Administrative demands have been part of managing patient care for decades, yet the requirements today far exceed anything that came before. Regardless of the type of practice, whether a solo practice or a large group, administrative tasks (paperwork, in other words) come with the terrain. Increasing administrative duties have steadily reduced the efficiency of physicians in providing effective care to their patients.

One of the most trying challenges to the practice of medicine, limiting as they do one’s ability to best treat their patients, is the prior authorization. In essence, this regulatory process means the doctor has to convince some bureaucrat (although sometimes it is a nurse) of the worthiness of some recommendation…..a recommendation made to benefit the health and well-being of their patient. It often takes considerable time away from their patients and essentially forces them to make their case like an attorney, in court, convincing the jurors.

The health insurance industry uses the prior authorization process to limit care, in the minds of many, saving the company from having to pay out benefits for therapy or study. The big insurers have made the argument this “oversight” leads to better care, but few working in the field believe this. Physicians are angered by the wasted time needed for this process, as well as the revenue lost. The stress of negotiating for necessary medications and procedures is often difficult to reconcile.

These stressors and obstacles to providing good care have had a fundamental role in physician burnout, which has become a critical factor in the developing national shortage of physicians. The suicide rate of physicians in the US is the highest of all occupations and almost twice the national average. Many experts believe it is the complexity and inefficiency of the American medical insurance system. Many now see the physician as a villain in the provision of health care.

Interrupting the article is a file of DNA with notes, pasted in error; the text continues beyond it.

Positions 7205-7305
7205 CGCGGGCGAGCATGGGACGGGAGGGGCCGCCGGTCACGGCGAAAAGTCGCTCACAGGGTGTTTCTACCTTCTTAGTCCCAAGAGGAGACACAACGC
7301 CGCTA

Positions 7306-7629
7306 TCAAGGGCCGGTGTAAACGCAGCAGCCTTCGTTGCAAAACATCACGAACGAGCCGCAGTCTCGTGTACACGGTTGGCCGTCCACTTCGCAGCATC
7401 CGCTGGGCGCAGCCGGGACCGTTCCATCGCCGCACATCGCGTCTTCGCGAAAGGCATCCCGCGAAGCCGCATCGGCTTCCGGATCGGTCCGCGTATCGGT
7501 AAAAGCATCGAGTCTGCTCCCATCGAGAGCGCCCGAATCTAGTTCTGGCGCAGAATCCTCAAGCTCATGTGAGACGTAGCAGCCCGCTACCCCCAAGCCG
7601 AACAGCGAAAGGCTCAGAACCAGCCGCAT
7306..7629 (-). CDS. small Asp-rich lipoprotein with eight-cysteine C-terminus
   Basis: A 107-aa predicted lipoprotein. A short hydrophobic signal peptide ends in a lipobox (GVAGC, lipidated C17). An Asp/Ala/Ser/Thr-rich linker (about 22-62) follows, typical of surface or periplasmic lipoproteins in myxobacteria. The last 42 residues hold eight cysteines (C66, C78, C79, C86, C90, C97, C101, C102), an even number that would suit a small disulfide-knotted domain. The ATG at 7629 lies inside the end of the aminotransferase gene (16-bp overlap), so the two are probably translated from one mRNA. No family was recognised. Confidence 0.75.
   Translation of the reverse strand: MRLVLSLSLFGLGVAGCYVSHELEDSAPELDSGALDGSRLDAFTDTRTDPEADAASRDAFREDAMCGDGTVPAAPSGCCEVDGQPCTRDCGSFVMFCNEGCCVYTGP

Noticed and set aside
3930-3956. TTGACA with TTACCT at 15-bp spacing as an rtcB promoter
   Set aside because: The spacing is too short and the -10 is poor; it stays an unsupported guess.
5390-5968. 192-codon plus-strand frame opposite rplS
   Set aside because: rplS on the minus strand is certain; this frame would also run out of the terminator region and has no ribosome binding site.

Some would claim insurance companies have had a largely detrimental effect on the practice of medicine. The endless demands for chart reviews, audits of claims from years previous, even prior authorizations for the simplest of treatments or tests, all have worked to make this a less rewarding career to many physicians. Doctors have little say in the regulatory processes which govern the industry. And we don’t determine the charges linked to each procedure or test, and haven’t for decades, with rare exception.

The bureaucracy in health care administration is staggering; the dollars supporting this labyrinth of paper-pushers is horrendous. And what of the damage that has resulted from our health care quality problems? Likely a question that will never be answered. It would seem medicine has become strictly business, and it is a BIG business. Is our current system for the delivery of health care ethical? Now that is a trillion dollar question.

Editor’s note: Dr. Conway McLean is a physician practicing foot and ankle medicine in the Upper Peninsula, with a move of his Marquette office to the downtown area. McLean has lectured internationally on wound care and surgery, being double board certified in surgery, and also in wound care. He has a sub-specialty in foot-ankle orthotics. Dr. McLean welcomes questions or comments at drcmclean@outlook.com.